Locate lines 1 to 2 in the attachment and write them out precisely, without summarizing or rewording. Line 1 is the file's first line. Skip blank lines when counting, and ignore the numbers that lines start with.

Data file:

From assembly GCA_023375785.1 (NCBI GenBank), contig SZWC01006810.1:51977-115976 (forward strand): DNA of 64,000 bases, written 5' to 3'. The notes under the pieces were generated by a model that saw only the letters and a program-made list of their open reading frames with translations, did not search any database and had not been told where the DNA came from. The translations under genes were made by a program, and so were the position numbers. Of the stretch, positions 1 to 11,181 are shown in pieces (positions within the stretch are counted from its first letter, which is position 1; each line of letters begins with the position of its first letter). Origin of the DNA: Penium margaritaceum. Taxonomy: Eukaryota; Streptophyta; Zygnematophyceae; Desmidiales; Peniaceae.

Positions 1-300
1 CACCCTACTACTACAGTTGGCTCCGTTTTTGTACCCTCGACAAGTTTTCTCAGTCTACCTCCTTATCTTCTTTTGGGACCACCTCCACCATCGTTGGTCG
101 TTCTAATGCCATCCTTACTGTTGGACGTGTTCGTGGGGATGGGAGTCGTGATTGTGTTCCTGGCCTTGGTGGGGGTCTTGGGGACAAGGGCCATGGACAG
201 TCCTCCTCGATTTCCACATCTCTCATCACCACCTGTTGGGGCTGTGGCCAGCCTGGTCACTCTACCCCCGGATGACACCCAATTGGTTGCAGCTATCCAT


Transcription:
From assembly GCA_023375785.1 (NCBI GenBank), contig SZWC01006810.1:51977-115976 (forward strand): DNA of 64,000 bases, written 5' to 3'. The notes under the pieces were generated by a model that saw only the letters and a program-made list of their open reading frames with translations, did not search any database and had not been told where the DNA came from. The translations under genes were made by a program, and so were the position numbers. Of the stretch, positions 1 to 11,181 are shown in pieces (positions within the stretch are counted from its first letter, which is position 1; each line of letters begins with the position of its first letter). Origin of the DNA: Penium margaritaceum. Taxonomy: Eukaryota; Streptophyta; Zygnematophyceae; Desmidiales; Peniaceae.

Positions 1-300